Terrance Heath

Somebodies, Nobodies & the Web as the Great Equalizer

Filed By Terrance Heath | March 08, 2014 1:00 PM | comments

Filed in: Living
Tags: great equalizer, internet access, societal gatekeepers

I’m not sure I agree with this expert entirely, especially in this particular situation.

I think a lot of what Robert W. Fuller has written about “Somebodies and Nobodies,” and what he calls “rankism” applies here. In a sense, Kelly Blazek“pulled rank” on Diana Mekota. Blazek made it clear that she was a “somebody.” Mekota was a “nobody” who clearly “forgot her place,” and Blazek was too happy to put her back in it.

In fact, this wasn’t the first time Blazek “pulled rank.” There was an earlier exchange with a Rick Uldricks who asked to rejoin Blazek’s jobs list after being deleted  Blazek responded with an email that read in part:

“People are removed from my list for spamming me, for annoying me (you’re doing a great job), and perhaps you were removed on purpose…I suggest you sign up for the other job bank in town. Oh, guess what — there isn’t one. Done with this conversation, and you.”

Blazek, here, is clearly aware of her power as a gatekeeper, standing between job seekers and potential employers. She may have spent years building her professional network, but she appears to wield it capriciously. One time may be a fluke, or an “off day” that leads to an uncharacteristic response 

Blazek apologized to Uldricks, too. But it puts the most recent exchange in a different light. Twice begins to suggest a pattern of conduct. Perhaps it’s just that these are the only two that have gone public.

So, I’m not sure I agree with the expert that the best response is to just write it off, write her off as a “mean person,” and move on, because it doesn’t disrupt the pattern. Usually, “somebodies” don’t pay a price for treating others like “nobodies.” The reason is that those on the receiving end just accept it, “write it off,” and move on, because they don’t have the power to do anything about it. They’re “outranked,” and would have an uphill battle to make themselves heard.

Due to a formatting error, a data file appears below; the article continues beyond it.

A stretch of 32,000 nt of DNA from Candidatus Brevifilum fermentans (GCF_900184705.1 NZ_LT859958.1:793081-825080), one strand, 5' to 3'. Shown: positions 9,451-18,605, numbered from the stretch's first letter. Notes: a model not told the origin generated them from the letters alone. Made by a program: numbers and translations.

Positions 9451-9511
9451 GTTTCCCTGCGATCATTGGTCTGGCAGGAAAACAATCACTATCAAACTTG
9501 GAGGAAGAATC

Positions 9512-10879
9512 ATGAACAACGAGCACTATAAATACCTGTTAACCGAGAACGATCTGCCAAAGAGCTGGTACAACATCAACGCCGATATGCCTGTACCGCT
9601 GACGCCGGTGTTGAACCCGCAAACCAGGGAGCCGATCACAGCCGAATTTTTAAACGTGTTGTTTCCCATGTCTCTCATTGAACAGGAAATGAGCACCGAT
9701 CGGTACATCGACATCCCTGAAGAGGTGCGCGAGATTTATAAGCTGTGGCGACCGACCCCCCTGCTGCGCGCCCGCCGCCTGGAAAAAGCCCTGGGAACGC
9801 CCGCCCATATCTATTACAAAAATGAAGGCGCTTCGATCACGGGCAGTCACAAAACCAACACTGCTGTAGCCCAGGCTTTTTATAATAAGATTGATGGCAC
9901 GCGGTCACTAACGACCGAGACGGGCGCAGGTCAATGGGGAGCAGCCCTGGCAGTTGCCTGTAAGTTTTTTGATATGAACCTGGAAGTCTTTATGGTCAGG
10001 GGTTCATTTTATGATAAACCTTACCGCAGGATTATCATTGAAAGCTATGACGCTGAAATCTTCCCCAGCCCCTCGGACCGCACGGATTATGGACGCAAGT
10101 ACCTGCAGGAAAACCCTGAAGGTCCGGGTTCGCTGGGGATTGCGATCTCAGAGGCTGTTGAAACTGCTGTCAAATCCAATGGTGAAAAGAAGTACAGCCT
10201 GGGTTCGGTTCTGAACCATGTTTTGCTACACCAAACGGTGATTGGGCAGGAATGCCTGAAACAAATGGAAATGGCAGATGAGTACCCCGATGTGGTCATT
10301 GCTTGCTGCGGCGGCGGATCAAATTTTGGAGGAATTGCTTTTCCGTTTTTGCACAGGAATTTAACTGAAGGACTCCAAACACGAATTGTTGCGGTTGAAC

In that sense, the internet can be something of an equalizer. Part of the reason that the young woman’s post of the response she got went viral is because so many people identified with her experience. A lot of people have probably had that same experience, and just had to accept it or “write it off” — in other words, take it and move on. Meanwhile the people dishing it out, go right on doing so, with no consequences.

The web has changed that, in some ways. Now, anyone can potentially have a far-reaching voice. If they have a compelling story to tell, they can reach millions of people, and bring about results that wouldn’t have been achievable before.

Mekota’s posting of Blazek’s response, exposing it to world, was a way of “breaking rank,” by breaking the silence about rank. Blazek, on the other hand, discovered that Mekota wasn’t necessarily a “nobody” she could “dis and dismiss” without consequence. 


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